Words and photos by backpacking guide and winter hutkeeper Lara Antonello
We spent the morning on the lake fishing for walleye to cook for dinner that evening, finding relief from the heat of the day in the shade of these woods. Our parents returned home to begin processing our catch so we went looking for treasure. Delicately placed dirty feet tip toed through low lying shrubs until it happened. We lowered down, heels pressed against sandals pressed against the earth, and reached out to pick the most perfect plump wild blueberry. Clutching the ends of our shirts into a pouch with one hand, the wild harvest began. Our bounty was exposed by ear to ear grins accented by the sun sweet berry juice leaking through our cotton t-shirts. There was dirt under our nails and bowls full of fish scales. I was proud. These treasures were going to feed us.
1,400 miles west and 14 years later those treasures still nourish me. As a child, being in wild places is natural. Kids look for bugs under rocks and see shiny stones as treasures. They scale trees, play tag in grassy parks, and swim in lakes all with a gem of curiosity as their driver. Somewhere along the line we are taught to shift our focus, to grow to understand the complexities of how our global community functions and be contributing members. Somewhere along the line we start to believe the myth that curiosity and contribution are mutually exclusive.
Our home base in Stanley, Idaho has a backyard that spans almost 3 million acres of public lands that belong to we the people of the United states of America. If you pay taxes, you are a co-owner of public lands. If you have a memory that involves sweat, sunscreen, and dirt, public lands preserve the opportunity for generations after you too have that same formative experience. In addition to maintaining a safe haven for wildlife and habitat, these lands preserve the opportunity to challenge our grit, seek solitude, be inspired, feed our families wild game, catch the perfect fish, and find the honey hole of perfectly ripe wild summer berries. These lands preserve space for curiosity and contribution together and that is a gift.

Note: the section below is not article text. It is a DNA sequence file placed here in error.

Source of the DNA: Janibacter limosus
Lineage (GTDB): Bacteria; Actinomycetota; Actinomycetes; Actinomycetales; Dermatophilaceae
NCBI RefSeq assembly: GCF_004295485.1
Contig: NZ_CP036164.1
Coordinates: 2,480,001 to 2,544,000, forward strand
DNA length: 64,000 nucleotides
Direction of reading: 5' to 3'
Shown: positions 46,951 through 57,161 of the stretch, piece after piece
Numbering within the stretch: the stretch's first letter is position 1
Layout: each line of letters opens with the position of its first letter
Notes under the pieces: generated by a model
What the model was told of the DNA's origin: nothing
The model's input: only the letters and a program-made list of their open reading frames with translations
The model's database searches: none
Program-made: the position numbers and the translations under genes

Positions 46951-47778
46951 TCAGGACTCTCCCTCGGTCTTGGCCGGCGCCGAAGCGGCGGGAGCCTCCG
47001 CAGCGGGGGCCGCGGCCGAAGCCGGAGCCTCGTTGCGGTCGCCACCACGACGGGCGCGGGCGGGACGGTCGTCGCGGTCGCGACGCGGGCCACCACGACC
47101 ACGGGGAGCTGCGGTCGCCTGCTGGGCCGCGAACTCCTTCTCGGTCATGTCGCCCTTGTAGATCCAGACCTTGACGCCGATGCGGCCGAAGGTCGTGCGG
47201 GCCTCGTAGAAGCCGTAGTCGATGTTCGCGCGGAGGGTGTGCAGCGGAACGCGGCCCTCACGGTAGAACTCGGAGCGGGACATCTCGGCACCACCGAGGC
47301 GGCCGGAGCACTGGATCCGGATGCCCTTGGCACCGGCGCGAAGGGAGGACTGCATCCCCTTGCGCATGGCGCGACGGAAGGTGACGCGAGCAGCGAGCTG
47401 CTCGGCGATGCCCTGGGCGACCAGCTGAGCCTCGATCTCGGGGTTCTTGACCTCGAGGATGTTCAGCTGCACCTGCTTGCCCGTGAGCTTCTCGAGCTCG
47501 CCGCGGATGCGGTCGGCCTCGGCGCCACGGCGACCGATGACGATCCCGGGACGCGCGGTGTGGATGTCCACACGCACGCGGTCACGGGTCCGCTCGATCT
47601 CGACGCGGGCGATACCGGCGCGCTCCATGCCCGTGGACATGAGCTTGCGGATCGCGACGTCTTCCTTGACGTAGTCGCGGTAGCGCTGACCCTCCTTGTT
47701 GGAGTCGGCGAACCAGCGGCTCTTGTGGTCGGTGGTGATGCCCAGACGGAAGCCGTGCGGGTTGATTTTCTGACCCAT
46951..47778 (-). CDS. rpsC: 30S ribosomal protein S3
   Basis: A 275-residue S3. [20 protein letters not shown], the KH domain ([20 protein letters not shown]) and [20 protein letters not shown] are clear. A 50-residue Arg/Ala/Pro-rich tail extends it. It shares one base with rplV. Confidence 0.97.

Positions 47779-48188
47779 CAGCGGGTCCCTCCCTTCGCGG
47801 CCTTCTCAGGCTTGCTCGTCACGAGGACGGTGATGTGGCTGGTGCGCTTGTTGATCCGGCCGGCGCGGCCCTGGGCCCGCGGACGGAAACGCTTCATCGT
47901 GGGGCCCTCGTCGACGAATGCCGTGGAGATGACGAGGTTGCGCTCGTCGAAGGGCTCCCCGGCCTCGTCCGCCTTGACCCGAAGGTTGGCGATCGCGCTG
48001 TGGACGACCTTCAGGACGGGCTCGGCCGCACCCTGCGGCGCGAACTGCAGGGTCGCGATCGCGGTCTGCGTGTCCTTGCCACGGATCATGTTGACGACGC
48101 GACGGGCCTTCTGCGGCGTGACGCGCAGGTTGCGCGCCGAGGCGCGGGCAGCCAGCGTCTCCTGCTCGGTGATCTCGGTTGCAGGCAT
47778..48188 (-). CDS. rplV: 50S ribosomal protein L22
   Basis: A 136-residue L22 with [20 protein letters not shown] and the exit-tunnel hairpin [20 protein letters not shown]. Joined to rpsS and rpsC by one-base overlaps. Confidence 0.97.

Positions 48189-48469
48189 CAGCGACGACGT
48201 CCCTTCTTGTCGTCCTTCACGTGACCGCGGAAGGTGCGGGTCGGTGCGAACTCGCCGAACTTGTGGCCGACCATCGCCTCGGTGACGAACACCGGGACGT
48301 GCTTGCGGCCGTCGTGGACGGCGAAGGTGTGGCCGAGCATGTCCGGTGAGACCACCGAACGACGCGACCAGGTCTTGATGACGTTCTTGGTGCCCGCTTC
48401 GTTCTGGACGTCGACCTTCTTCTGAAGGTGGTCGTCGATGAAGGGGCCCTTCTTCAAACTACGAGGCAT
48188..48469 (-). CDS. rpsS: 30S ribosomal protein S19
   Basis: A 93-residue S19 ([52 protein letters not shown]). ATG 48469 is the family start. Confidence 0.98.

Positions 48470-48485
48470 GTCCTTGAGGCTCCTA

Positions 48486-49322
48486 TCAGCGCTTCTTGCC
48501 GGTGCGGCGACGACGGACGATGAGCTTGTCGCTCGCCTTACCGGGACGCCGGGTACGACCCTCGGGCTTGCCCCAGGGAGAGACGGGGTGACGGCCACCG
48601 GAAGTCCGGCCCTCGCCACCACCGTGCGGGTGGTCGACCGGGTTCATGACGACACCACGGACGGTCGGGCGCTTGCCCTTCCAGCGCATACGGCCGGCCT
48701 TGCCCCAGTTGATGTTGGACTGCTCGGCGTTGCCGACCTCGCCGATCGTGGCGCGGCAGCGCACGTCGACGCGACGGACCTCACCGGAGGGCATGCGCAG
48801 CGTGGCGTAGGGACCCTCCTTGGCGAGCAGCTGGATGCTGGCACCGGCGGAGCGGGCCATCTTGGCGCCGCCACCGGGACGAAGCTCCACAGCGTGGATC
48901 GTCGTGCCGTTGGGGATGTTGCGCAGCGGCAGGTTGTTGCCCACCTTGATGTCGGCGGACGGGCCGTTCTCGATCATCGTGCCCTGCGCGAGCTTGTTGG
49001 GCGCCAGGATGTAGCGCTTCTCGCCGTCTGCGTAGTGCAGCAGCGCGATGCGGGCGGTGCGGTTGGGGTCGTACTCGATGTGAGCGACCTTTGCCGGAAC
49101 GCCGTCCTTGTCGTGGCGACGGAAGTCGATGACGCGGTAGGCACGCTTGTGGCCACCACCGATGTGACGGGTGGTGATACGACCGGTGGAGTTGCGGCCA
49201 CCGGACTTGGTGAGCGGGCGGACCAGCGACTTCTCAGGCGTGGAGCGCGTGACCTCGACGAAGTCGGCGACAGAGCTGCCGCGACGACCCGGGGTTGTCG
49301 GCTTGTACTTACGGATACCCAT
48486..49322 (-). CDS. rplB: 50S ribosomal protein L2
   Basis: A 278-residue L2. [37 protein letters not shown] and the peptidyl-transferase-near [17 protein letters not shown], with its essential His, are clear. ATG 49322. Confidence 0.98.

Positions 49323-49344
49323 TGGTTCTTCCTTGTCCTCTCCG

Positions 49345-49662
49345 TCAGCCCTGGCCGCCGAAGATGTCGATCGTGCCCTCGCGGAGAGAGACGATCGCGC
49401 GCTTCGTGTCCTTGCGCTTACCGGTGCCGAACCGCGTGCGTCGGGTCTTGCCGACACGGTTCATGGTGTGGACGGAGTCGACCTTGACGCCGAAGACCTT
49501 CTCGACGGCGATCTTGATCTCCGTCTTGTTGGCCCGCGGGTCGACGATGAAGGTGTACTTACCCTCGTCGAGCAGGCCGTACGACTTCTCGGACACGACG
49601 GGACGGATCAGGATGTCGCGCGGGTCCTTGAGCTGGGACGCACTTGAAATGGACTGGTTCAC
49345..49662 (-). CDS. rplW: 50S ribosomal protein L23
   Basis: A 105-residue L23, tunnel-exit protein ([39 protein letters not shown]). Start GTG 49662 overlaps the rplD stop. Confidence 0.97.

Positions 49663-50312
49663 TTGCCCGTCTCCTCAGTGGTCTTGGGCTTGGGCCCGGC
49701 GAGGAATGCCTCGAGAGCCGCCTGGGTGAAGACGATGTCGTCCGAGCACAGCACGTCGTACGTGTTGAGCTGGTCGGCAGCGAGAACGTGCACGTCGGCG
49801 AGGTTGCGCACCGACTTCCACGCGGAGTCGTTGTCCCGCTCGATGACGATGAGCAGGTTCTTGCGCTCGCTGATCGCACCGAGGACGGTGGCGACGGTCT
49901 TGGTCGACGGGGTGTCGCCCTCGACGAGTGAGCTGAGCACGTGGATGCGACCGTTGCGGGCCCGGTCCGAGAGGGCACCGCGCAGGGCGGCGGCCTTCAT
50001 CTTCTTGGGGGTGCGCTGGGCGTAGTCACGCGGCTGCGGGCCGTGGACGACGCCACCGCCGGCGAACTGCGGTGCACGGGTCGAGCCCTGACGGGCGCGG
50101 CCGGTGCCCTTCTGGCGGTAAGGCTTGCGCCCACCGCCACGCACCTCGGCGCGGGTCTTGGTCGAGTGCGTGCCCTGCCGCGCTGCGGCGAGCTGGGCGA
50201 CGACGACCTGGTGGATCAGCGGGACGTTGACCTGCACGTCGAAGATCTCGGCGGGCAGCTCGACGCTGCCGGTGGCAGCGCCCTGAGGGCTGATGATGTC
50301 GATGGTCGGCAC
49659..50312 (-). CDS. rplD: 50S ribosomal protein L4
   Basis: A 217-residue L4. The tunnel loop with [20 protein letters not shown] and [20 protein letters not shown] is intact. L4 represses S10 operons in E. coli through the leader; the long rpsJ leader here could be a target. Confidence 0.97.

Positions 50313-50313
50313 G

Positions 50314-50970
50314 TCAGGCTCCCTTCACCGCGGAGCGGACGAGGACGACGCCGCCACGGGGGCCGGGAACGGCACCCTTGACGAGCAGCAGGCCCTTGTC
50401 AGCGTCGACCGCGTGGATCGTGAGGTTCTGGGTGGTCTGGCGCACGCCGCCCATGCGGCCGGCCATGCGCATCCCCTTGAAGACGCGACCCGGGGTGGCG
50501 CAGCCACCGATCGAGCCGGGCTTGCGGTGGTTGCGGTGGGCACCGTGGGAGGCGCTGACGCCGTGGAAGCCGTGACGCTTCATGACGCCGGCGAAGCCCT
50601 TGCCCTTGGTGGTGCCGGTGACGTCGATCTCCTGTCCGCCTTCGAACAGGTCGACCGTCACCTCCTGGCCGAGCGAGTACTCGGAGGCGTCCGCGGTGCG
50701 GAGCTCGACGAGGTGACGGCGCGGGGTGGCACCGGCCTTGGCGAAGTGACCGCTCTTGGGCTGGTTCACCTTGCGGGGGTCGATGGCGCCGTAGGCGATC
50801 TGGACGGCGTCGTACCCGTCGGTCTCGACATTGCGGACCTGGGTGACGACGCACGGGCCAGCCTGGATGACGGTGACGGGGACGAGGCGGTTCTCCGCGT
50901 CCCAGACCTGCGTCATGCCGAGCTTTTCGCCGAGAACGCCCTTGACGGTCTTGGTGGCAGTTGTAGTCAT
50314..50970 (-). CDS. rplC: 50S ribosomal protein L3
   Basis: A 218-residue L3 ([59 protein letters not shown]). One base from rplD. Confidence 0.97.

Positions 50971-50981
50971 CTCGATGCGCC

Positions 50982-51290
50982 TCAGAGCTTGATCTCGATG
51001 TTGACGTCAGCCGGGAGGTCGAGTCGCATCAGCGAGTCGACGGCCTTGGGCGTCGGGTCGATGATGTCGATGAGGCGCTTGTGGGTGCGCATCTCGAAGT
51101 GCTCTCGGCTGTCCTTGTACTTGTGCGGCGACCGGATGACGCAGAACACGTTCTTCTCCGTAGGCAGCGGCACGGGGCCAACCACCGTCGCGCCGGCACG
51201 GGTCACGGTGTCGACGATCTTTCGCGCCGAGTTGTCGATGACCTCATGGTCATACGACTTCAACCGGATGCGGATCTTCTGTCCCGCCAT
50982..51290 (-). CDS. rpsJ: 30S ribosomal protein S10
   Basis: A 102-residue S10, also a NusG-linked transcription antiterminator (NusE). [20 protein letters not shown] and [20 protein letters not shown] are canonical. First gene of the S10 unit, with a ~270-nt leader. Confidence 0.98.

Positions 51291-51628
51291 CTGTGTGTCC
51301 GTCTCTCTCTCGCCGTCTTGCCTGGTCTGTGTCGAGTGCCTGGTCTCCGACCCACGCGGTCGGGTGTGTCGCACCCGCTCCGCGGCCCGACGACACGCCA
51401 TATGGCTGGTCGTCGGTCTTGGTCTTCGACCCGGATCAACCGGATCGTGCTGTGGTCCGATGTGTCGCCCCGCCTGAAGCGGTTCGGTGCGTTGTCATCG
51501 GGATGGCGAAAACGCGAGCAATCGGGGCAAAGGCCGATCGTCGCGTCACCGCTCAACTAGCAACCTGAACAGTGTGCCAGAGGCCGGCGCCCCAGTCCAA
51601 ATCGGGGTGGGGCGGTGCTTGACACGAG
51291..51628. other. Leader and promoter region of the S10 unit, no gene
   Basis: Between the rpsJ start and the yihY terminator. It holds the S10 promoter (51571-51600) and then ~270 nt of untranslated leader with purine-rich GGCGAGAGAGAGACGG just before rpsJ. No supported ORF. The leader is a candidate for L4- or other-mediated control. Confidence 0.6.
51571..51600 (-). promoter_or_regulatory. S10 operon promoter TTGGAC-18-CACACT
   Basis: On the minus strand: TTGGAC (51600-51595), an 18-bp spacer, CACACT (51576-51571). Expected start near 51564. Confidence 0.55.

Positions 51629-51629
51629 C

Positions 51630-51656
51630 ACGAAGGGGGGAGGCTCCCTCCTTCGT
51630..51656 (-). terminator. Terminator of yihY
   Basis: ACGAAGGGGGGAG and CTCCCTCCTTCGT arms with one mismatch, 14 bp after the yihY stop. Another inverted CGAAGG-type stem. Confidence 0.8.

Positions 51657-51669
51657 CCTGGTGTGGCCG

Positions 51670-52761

From 1933 to 1942 the Civilian Conservation Corps (CCC) was created to reduce unemployment in the wake of the Great Depression. They played a huge part in the accessibility that we have to public lands today by developing roads and trails, fighting wildland forest fires, and doing restoration projects. As we celebrate the American workforce this Labor Day, we celebrate the foresight and sweat that 3 million CCC workers put in to our public lands heritage.
There are 640 million acres of public lands in the United States that span over 28% of the landmass of the country— a dream of a playground for kids and inner kids alike. As guides, we strive to help you feel more confident in your abilities. We strive to help you feel connected to and be curious about where you are. We strive for you to find your treasure, whatever it may be. We strive for you to Get. Out. There.
From one public land owner to another, enjoy the playground.